The level of bomb carbon was about 100% above normal levels between 19.
The level of bomb carbon in the northern hemisphere reached a peak in 1963, and in the southern hemisphere around 1965.
Details Calibration of a radiocarbon age of 6550 ± 40 BP of a terrestrial sample from the Northern Hemisphere, using Int Cal04 calibration curve and Ox Cal program version 3.10.
Radiocarbon is a naturally occurring radioactive isotope of carbon.
Atoms of radiocarbon behave in the same way as any other carbon atoms except that they weigh slightly more and, after an average of some 5000 years decay to nitrogen.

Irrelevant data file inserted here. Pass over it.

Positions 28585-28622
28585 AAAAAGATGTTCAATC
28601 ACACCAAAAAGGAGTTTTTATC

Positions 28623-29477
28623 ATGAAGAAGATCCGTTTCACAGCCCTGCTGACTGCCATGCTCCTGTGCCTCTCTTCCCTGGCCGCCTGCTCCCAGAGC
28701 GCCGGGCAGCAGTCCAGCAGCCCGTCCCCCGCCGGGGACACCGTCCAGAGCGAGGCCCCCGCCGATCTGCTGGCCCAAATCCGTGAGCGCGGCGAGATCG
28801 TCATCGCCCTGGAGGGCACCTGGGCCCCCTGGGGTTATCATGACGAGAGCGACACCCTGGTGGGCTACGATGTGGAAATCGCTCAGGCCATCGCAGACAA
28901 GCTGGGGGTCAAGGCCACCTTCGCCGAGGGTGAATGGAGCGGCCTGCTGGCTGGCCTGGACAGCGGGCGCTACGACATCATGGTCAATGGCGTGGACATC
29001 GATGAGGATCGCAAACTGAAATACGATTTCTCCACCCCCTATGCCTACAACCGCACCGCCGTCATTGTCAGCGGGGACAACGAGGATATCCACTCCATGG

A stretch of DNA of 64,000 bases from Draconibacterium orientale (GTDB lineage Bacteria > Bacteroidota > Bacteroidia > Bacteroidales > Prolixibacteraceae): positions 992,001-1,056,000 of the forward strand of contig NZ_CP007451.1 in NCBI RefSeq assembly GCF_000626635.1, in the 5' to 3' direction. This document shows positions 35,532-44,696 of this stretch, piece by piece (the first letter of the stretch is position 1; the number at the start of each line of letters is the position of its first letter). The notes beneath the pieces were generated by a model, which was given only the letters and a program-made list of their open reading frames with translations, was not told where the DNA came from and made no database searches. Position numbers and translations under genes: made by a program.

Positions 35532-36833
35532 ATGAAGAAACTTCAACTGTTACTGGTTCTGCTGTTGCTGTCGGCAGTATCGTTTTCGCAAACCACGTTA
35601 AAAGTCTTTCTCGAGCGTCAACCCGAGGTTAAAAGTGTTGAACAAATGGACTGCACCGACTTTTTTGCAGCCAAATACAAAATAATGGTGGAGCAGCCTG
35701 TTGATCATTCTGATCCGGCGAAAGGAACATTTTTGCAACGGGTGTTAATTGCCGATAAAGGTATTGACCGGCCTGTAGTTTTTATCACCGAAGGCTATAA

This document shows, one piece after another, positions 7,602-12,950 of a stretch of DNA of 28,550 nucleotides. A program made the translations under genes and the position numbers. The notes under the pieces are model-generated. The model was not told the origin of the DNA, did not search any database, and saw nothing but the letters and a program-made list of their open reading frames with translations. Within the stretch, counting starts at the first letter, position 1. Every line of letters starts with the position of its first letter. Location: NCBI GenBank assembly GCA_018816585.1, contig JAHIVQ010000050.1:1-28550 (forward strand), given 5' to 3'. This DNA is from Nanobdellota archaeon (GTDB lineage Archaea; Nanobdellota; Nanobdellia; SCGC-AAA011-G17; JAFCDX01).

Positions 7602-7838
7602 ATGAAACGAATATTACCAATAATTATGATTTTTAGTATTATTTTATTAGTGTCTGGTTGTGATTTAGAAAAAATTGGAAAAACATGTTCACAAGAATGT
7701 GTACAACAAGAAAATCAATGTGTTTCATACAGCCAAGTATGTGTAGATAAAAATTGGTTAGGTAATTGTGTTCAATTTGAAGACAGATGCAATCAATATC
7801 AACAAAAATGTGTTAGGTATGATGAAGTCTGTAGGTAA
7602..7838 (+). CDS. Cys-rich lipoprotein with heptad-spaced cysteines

The result is that radiocarbon and calendar ages are not identical, and the radiocarbon ages have to be converted to calendar ages using a calibration curve, which describes the atmospheric C concentration in the past measured in precisely and independently dated materials.
The current internationally-ratified calibration curve for terrestrial samples (e.g., woods, charcoals and macro-fossils) from the Northern Hemisphere is Int Cal04, which covers the past 26,000 calendar years (cal yr) (Fig. This curve is based on dendrochronologically-dated tree rings for the period 0-12,400 cal yr before present (BP, with 0 BP being AD 1950).